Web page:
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Cockfighting bust

7/17/2007

SACRAMENTO, Calif. #&151; Authorities disrupted a gruesome cockfighting
operation involving as many as 600 birds, some of whose carcasses
littered the property.

Officials characterized the bust Wednesday as large in scale and
symptomatic of a growing problem, as California's laws against
cockfighting lag behind those of neighboring states.

"It's horrifying," said Paul Bruce, a veterinary technician with
the Humane Society of the United States as he displayed cockfighting
spurs confiscated at the scene. "Absolutely barbaric."

The bust stemmed from an anonymous tip that a cockfight was under
way at a residence, said Sacramento County sheriff's spokesman Sgt.
Tim Curran.

Responding deputies arrived to find 60 to 70 men, women and
children running from the scene, some clutching roosters.

Roughly 50 cars were left behind and will be used to identify
participants or spectators, Curran said.

Seven people were detained. Their involvement was not known, and no
arrests had been made, Curran said.

Officials said participants in the fight, ranging from organizers
to the roosters' owners to the referee, would face felony
cruelty-to-animal charges, as well as misdemeanor cockfighting
charges. If a person had prior cockfighting convictions, those charges
would rise to felonies.

Under state law, spectators could face misdemeanor charges,
officials said.

An estimated 300 to 600 birds were found on the sprawling rural
property, and countless dead birds were scattered about, officials
said.

They also found rats, dead and alive. Bruce described the
conditions as "filthy," and noted that horses and sheep also were
living among the squalor.

One shack housed an arena with telltale score lines etched in the
dirt, officials said. They collected inch-long, bloody spurs; syringes
likely used for administering steroids and antibiotics; derby sheets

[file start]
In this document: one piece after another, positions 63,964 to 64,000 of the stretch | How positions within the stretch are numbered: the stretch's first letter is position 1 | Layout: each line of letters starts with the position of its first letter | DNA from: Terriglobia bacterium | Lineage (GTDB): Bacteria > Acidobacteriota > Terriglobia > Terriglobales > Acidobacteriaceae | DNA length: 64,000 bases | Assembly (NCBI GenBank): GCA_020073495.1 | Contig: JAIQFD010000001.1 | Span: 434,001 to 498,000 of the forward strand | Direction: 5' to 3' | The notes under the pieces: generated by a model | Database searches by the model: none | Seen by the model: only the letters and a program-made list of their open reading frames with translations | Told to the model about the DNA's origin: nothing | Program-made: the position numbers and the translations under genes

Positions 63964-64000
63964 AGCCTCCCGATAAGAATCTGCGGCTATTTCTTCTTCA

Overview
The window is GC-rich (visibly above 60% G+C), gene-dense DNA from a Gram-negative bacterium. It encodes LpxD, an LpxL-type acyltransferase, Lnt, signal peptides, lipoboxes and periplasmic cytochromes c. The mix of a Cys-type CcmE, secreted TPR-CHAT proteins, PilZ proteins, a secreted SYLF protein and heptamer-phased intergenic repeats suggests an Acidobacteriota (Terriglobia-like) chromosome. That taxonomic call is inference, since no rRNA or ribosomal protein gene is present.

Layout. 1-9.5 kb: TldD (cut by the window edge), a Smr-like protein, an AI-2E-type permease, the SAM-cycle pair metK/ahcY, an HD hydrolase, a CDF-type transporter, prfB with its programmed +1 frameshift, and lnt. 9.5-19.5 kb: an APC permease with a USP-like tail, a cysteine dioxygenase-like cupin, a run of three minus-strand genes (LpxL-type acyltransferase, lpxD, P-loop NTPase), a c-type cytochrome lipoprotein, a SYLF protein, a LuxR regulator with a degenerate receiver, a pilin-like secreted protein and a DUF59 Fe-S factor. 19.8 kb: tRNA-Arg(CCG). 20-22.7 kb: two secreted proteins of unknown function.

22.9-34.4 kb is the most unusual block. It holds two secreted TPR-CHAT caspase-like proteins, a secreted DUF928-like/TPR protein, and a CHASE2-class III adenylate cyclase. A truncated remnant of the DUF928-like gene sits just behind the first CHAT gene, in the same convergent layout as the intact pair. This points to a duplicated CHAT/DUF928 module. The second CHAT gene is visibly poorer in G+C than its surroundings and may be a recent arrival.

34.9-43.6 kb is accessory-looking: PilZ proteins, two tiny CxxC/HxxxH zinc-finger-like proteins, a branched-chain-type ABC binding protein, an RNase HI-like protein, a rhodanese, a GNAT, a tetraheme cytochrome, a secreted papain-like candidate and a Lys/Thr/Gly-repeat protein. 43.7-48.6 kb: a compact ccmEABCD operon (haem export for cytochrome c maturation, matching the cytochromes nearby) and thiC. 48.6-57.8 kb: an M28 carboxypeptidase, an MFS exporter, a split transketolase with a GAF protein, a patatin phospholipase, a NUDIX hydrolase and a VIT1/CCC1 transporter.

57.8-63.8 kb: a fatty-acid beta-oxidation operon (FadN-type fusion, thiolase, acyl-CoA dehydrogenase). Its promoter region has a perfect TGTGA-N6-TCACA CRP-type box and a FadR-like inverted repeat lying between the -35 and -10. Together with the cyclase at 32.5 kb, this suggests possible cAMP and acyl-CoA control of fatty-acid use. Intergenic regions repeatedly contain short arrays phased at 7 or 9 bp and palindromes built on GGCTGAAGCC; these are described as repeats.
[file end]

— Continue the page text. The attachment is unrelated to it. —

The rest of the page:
with brackets and pay/owe sheets.

Seven roosters also were found dead in the shed. Another four were
injured with "gaping wounds" and taken to a veterinary hospital,
said Eric Sakach, director of the Humane Society's West Coast office.
"You could see bone through their legs," he said.

Outside the shed, authorities found a 55-gallon barrel filled with
rooster carcasses that had been set afire when deputies arrived.

The evidence of a large-scale cockfighting enterprise is
unmistakable, Sakach said. "You can't explain away any of this."

Sakach explained that evidence at the scene indicates the operation
involved "knife-fighting" in a derby-style competition, in which
each human fighter brings multiple roosters. Each rooster is matched
to fight with another within 2 to 3 ounces of its weight.

Razor-sharp spurs are strapped to the rooster's left leg, replacing
the bird's natural spur, a claw made of the same material as human
fingernails. The natural spurs are cut down to a stub, Sakach said.

The roosters are agitated and then thrown into an arena. A fight
lasts 10 to 15 minutes and ends when a rooster refuses to attack —
often when one or both birds are mortally wounded. Winning purses can
be tens of thousands of dollars, Sakach said.

Curran and Sakach said cockfighting is a growing problem in
Sacramento County's rural areas. Wednesday's raid was the second in
two months — a few weeks ago, another operation was dismantled in Rio
Linda.

Officials suspect the activity — illegal in all states but
Louisiana — is prospering in California because surrounding states
have toughened up their laws, some making cockfighting a felony even
for spectators.

Some counties have tried to discourage such operations by passing
ordinances limiting the number of livestock, specifically roosters,
one property owner can have — a move local leaders might want to
consider, Sakach said.

"This is a nasty business," he said.

Kim Minugh can be reached at kminugh@sacbee.com.

Distributed by Scripps Howard News Service, www.scrippsnews.com.